Based on the control signal from the operation module 322, write or read operations can be started. If the operation module 322 indicates read operations, then the read module 328 outputs a signal through the communication channel 366 to the AND gate 332. The AND gate 332 also receives a command taken signal from the communication channel 341. The AND gate 332 then can relay a signal to the latch 336, through communication channel 360, to provide read First-In-First-Out (FIFO) control.
On the other hand, if the operation module 322 indicates write operations, different logic is employed. Indications of write operations are transmitted to the write module 326 through the communication channel 368. Based on the indication, the write module 326 transmits a control signal to the AND gate 330 through the communication channel 364. The AND gate 330 also receives a command taken through the communication channel 341. A signal is then relayed from the AND gate 330 to the latch 334 through the communication channel 362. The latch 334 reflects a write start operation.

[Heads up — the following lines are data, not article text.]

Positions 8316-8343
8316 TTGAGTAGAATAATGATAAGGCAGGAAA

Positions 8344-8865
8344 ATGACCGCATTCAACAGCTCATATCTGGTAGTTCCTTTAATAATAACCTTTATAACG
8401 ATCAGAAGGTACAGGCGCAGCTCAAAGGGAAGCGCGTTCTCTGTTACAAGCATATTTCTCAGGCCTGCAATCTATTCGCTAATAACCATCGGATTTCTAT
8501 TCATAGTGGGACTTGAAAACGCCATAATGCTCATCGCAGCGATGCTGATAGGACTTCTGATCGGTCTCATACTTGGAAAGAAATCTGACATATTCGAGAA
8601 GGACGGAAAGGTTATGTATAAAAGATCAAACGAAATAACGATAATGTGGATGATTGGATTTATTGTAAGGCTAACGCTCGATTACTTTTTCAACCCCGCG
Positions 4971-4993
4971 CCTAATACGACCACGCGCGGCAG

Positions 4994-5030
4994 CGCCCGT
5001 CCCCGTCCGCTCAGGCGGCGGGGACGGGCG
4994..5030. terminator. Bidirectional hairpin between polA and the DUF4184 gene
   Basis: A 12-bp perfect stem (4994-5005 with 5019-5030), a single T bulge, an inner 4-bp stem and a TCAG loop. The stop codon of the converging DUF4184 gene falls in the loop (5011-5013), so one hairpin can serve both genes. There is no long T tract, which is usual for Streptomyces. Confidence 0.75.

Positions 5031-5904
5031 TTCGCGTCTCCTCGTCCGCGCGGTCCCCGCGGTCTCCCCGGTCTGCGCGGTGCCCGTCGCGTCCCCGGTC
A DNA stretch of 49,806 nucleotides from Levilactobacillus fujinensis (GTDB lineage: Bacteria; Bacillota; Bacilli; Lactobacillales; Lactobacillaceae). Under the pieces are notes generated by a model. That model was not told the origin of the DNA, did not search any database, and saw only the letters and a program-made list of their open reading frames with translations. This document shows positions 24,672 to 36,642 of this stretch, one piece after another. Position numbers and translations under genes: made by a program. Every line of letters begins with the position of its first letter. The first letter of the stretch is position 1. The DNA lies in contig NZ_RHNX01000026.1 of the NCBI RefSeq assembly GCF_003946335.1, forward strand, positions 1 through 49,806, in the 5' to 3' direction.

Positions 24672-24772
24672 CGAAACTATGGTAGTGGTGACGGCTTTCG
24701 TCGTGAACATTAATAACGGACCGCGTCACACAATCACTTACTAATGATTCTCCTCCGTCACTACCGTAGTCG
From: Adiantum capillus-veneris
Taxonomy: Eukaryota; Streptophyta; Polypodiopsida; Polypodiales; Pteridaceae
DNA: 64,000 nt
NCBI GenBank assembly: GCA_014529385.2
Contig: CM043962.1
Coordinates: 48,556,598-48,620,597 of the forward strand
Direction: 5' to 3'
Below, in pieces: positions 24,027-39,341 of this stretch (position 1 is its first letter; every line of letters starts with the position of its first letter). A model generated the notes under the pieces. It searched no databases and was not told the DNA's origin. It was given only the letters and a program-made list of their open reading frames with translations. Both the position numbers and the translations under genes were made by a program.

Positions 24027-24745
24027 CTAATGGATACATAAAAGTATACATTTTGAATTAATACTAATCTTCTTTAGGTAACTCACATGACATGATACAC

At the onset of operation, a determination is made as to the operation to be performed in step 402. Specifically, there are three types of operations that can be performed: write operations, read operations, and reads with expects. Each of the respective operations has a different procedure.
For write operations, specific components, paths, and procedures are employed. In step 404, write operations from the address holding control 210 of
For read operations, other components, paths, and procedures are employed. In step 410, read operations from the address holding control 210 of
For reads with expects, a combination of components, paths, and procedures from write and read operations are employed. In step 416, reads with expects from the address holding control 210 of
In the case of a receive calibration, the state machine 302 waits in steps for 506 and 508 for proper timing from the XIO 208 before proceeding. Once all timing parameters are met the store data is converted into read with expect data and sent to the XIO 208. Once ready, write-to-read signals are propagated in step 510, where data is read from the XDRAMs 204. The pattern enable signal in steps 520 and 524 transitions to logic low to indicate completion of the calibration loop. When the calibration is complete, deferred refreshes are performed in step 522, and the XIO controller 212 returns to idle in step 502.